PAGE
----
Tim Clancy has been active on Lake Hopatcong for years, serving as president of the Knee Deep Club from 1995 to 1998 and leading a variety of projects to improve the lake’s aquatic environment and fishery, including the Save the Lake 2000 campaign. But nothing may be as big as the project he’s taken on this year: preemptively tackling the water chestnut.
The invasive species threatens to choke the shallower, less turbulent parts of the lake—and Clancy threatens to stop it in its tracks. “We want to seek this thing out,” he says, “but we also want knowledge about it to become a part of the broader lake consciousness.”
Until the weekend, no water chestnuts were known to be in Lake Hopatcong, though they have taken over parts of Lake Musconetcong and other bodies of water in the region. The Water Scouts, a group of volunteer paddlers brought together by Clancy and the Knee Deep Club, began a ten-day search for the plant on Friday, and by Saturday morning, a scattering of the species was identified in Landing. Clancy called it a bad news/good news situation, saying it’s unfortunate that the plant has made its way to Hopatcong’s shores, but also that the proactive efforts have paid off. “It’s not at the stage where it’s unmanageable,” he says. “This is absolutely manageable, and that was the goal of this project. So this really is good news.”
The effort has kept him busy, and at a time when he thought he would become an “elder statesman.” “I really thought I was retired from being really active,” he sayas. “But Donna [Macalle-Holly, administrator of the Lake Hopatcong Commission] introduced me to this problem, and I did some research and had to jump in.”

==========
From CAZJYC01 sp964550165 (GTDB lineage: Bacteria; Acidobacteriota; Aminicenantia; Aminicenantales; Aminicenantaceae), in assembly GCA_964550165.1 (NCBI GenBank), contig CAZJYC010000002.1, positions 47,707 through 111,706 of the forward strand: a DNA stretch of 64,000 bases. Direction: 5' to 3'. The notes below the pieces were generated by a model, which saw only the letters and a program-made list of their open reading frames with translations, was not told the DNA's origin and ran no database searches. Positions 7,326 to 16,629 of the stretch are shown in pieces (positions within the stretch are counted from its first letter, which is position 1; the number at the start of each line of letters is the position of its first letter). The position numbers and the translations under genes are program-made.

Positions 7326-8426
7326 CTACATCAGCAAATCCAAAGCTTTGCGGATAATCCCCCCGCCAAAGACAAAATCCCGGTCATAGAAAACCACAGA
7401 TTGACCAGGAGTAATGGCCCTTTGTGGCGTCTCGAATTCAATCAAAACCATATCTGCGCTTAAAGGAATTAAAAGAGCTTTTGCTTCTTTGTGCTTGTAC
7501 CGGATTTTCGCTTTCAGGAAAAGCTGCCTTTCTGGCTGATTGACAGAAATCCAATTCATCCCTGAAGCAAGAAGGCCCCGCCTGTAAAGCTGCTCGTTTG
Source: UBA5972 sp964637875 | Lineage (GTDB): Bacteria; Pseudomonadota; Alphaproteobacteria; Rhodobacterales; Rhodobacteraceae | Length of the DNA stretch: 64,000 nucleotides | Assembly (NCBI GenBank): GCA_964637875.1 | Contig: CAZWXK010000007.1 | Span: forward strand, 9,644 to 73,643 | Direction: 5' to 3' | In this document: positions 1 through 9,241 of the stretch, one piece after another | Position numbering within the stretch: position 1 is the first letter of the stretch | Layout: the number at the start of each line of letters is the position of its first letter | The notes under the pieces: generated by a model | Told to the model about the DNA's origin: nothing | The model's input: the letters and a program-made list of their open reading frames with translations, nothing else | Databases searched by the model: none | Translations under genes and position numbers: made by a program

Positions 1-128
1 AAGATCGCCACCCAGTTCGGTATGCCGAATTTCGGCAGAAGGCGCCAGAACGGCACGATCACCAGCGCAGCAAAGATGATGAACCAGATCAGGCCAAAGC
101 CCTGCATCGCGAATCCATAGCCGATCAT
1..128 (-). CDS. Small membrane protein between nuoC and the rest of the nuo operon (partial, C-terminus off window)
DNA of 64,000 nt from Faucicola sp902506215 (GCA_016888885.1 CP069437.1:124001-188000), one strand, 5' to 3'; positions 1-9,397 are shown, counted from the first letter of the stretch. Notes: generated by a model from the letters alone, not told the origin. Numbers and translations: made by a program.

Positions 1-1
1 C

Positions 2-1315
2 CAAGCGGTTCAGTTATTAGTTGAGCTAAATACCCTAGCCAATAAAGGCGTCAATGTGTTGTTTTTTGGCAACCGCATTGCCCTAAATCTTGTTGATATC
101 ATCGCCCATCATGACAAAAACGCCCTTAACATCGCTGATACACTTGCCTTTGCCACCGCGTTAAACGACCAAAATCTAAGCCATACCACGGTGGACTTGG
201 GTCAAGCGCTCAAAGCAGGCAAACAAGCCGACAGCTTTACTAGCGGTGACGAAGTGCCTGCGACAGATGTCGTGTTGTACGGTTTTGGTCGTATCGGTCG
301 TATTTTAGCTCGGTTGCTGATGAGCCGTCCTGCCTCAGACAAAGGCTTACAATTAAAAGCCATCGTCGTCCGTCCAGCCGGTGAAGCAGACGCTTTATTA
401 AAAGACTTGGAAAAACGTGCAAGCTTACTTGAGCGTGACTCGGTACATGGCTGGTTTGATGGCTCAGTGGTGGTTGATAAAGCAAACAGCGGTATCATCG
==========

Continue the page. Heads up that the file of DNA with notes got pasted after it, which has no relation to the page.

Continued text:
Along with the Knee Deep Club, Clancy cobbled together a group that included the Lake Hopatcong Yacht Club Paddlers, the Antique and Classic Boat Society, the Garden State Yacht Club, homeowners associeations, and even folks who lived upstream, to start seeking out the water chestnut before it had a chance to overtake any parts of the lake. “It was a kind of build-then-design thing, rather than a design-then-build, because we wanted to get moving quickly,” he says. “But the lake network really was working.”
Clancy, 56, grew up in Union County, but visited Lake Hopatcong regularly and moved here with his wife, Karen, in 1990. He was always into fishing, so he soon joined the Knee Deep Club, and a few years later signed on as president, leading the club as its membership doubled from about 600 to 1,200 members. He and Karen have been married for 31 years, and in addition to enjoying their lakefront home across from Raccoon Island in Jefferson, the two own a 1947 22-foot sportsman, an antique boat known as Piggy Bank. Clancy also collects antiques, including fishing lures that were developed on Lake Hopatcong, and other Hopatcong-linked memorabilia, from old photographs of the lake to a glass sign that once hung at Nolan’s Point Amusement Park. “I view antiques as something you don’t own, you’re just a temporary caretaker, maintaining them for the next generation,” he says.
One item he’s particularly devoted to maintaining is his boat house, which he has restored to look almost exactly as it did decades ago, when Bud Abbott was known to relax upstairs with the owner.
But much of his time is dedicated to the lake that makes all of those other passions possible. “I’m asked why I bother with these efforts,” he says. “I may not have children of my own, but I got to enjoy this lake as a child. And I hope your child and grandchild get to do that, too. I just feel it’s important to recognize that I got to enjoy this place, and future generations deserve that opportunity, too.”
The usual questions:
What are your favorite lake destinations?
"Those would be fishing spots, which I can’t share. So I guess I’ll go with a time of year: the late fall. I like being the last boat on the lake, taking those late-season boat rides when it’s quiet and there’s just this cool, beautiful atmosphere. It’s glorious."
What is your first memory on Lake Hopatcong?
"Fishing off my cousin’s dock at Point Pleasant. I was eight years old, and saw my first wooden boat, and thought that was the only one like it. I didn’t realize this lake was full of them."
Describe the perfect summer day on the lake.
"There is none. I like spring and autumn. Maybe when it’s quiet late in the evening, or when it’s rainy."